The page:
Besides, the soil invertebrates interact with carbon compound in climate regulation and also with soil for flood and erosion control. The soil invertebrates accumulate over long period of time and form humification. This process results the carbon compounds are sequestered into compact and consequently the carbons can be avoided from rapidly released into atmosphere in the form green house gases. Humification also transforms carbon compounds more resistance to further decomposition and thus slower green house gas released from soil (Lavellea, 2006). Next, flood and erosion control can be regulated by building and maintenance of stable porosity through bioturbation and burrowing. Earthworms burrow, enhance soil aeration and form “tunnel”. This “tunnel” can absorb water at a rate 4 to 10 times greater than fields lacking worm (NCAT, 2004).
Lastly, soil invertebrates do interaction with ecosystem as they are also responsible in production of water supply. Their participation may be in small-scale but are significant. Invertebrates such as millipedes in macrofauna create burrows and structural porosity in soils and thus generate water infiltrations. The variety of pore shapes and size may permit soils to store water within wide range, but the scientist not discovered yet about the amount of water infiltrated and stored (Lavellea, 2006). Invertebrates are necessary to reduce water runoff, recharge groundwater and store large amount of water for dry spells.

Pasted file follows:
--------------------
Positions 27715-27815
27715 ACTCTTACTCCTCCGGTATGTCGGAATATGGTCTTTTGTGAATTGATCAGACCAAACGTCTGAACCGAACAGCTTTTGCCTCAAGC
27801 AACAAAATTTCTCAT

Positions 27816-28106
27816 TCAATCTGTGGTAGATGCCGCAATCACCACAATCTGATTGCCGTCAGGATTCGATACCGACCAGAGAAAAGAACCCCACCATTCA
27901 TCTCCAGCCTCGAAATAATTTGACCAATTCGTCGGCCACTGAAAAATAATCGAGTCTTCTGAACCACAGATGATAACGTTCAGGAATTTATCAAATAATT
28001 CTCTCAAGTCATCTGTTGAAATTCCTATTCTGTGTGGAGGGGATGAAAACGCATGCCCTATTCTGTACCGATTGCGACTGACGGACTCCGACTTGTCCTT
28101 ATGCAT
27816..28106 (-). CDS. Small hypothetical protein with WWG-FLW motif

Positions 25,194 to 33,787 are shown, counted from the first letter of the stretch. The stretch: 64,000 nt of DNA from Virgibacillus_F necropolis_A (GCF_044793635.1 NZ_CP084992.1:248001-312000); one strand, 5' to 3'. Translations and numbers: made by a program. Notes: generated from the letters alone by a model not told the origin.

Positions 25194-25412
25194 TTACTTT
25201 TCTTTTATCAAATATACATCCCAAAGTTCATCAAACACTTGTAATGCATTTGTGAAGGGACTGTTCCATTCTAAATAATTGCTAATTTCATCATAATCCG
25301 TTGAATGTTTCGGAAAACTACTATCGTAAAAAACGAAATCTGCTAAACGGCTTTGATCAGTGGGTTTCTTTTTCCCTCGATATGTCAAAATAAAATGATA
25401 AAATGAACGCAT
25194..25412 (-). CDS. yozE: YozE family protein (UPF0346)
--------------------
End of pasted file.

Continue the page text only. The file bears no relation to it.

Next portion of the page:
Soil invertebrates serve many benefits to plant, animal, and nature. Their present should not be disturbed by human activities because it may influence the presence and activity of organism. Unfortunately, the burgeoning human populations have destroyed the soil physico-chemical environment and the soil’s species through activities such as: inputs of chemicals, disposal of waste products in soils and physical modification or removal of soil by cultivation and erosion (Diana, 1994). Those activities may eliminate any invertebrates present on the topsoil and degrade their microenvironment. In addition, the metabolism of microorganisms and arthropods will be altered and this may destroy some layers of the primary food chain too. This happens when harmful chemicals have been passed up to the food chain and ultimately causes mortality or even extinction in the invertebrates.
There are several site/soil management can be practiced to help improving invertebrates number and activities such as enhance nutrient and pest. Organic matter and nutrients in acceptable range can provide more foods to the invertebrates, though they may poison the organism in excess. This is similar to pest which is helpful for invertebrates to resist to pesticide in acceptable range only. Next, people must avoid excess tillage because it can bring advantages or conversely. Some farmers practice tillage because it can control pests, however it also affects decomposition rate of soil invertebrate when excess. The worst is it can reduce organic matter level to below 1% and renders them biologically dead. People also should keep the soil covered to avoid soil erosion that influence the existence of invertebrates at the topsoil especially. It can be done by covered it with plant residue or planting crops. Lastly, diversity cropping is beneficial because it also will increase the diversity of invertebrates. This happen due to differ plant have differ culture practice and thus leads to decrease of disease pressure. All the practices support the invertebrates to survive greater and functions more effectively (USDA, 2011).